Hulu has been on a tear for the last few months when it comes to locking in exclusive deals for older TV content like Seinfeld, guaranteeing that it will have sought-after series for several years to come. But what happens after those deals expire? Hulu had better have some more good cards to play, because content-hungry competitors are storming in.
How do millennials find and watch video content? That's a question nagging both media and entertainment industry players and brand advertisers hoping to reach this coveted demographic. And there doesn't seem to be a true solution to content discovery yet.
New over-the-top players are clambering aboard the online video cruise ship with increasing frequency. Where does Netflix fit in the online video hierarchy? Who does CBS All Access compete with? Industry players and analysts know the answers, but for consumers and a few enterprises looking to get into the space, the number of different services is a bit overwhelming.
This year's gathering of the National Association of Broadcasters featured unprecedented support for over-the-top video strategies. From that OTT perspective, what were the highs and lows of this annual tradeshow? Which companies had a realistic grasp of the requirements of next-generation video, and which didn't?
The halls were alive with the sound of drones this year at NAB, the National Association of Broadcasters' annual fete in Las Vegas. What do drones have to do with online video? On the surface, not much.
It's almost here: On Sunday evening, hit HBO series Game of Thrones will premiere its fifth season. At the same time HBO Now, the network's much-anticipated, or much-dreaded if you're a cable operator, OTT service--which launched a few days early--will get its first real stress test.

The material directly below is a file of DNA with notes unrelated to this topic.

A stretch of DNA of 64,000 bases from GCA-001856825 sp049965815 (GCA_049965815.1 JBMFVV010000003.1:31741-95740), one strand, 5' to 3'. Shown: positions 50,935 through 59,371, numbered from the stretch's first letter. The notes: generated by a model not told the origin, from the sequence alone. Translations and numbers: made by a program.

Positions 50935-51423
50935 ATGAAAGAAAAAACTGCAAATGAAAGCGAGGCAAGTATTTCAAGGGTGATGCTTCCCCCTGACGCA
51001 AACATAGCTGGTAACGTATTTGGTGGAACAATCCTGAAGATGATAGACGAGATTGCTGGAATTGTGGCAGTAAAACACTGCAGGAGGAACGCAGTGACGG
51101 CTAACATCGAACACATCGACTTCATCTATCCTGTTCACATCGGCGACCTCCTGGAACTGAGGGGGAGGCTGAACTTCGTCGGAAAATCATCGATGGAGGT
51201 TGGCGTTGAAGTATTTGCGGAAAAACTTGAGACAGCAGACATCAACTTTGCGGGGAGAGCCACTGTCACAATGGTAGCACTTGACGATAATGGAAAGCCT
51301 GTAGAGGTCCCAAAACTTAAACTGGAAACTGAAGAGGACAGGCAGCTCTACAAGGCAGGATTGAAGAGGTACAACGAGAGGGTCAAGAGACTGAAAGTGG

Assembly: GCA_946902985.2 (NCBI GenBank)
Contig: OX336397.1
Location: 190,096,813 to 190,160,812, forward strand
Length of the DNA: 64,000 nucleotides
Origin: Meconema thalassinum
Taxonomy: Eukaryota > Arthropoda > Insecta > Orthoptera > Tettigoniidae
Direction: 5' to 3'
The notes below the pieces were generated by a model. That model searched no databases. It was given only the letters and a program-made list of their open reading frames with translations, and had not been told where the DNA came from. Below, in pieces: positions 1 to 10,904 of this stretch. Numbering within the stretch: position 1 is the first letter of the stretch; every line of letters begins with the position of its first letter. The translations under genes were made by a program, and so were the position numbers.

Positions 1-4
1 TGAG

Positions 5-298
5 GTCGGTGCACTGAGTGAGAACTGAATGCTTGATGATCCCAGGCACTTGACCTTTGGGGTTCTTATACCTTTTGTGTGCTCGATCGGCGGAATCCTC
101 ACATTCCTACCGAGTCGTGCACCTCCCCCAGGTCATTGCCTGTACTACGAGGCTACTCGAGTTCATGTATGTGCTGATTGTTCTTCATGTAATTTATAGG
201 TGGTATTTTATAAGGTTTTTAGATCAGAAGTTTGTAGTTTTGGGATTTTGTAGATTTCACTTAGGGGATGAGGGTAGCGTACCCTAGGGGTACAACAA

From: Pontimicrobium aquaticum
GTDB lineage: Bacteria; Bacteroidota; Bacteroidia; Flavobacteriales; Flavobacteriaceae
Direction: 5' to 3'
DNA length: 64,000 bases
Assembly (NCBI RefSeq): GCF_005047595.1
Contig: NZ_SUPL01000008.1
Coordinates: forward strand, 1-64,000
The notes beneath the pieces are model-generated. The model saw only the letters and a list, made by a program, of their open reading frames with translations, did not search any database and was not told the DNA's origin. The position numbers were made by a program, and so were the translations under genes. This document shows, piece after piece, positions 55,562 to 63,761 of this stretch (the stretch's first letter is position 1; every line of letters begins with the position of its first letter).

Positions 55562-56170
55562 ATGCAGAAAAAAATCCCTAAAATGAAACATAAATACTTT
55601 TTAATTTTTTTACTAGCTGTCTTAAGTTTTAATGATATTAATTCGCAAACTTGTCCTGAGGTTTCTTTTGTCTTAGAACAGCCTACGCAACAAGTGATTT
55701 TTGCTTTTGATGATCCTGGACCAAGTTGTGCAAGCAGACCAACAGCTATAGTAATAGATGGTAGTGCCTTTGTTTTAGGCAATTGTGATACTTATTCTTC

I'm writing this in the middle of an interesting and busy morning for the cable industry. As number-three MSO Charter Communications announced it was scooping up Bright House in a $10.4 billion transaction, Comcast announced it was spinning off Michael Angelakis, its chief financial officer, into a new investment venture. Could Comcast be looking to dominate the online video space?
Despite the efforts of organizations like the MPAA and RIAA over the past decade and a half--many of which were outright public relations disasters--online piracy continues and according to some statistics is on the rise. What is driving consumers' attraction to illegal online video content?
In my latest feature I take a look at the costs involved in cutting the cord. Even though I stuck to average broadband prices and the most popular streaming services and equipment in estimating these numbers, the breakdown confirmed a couple of big problems with living the cord-cutting dream.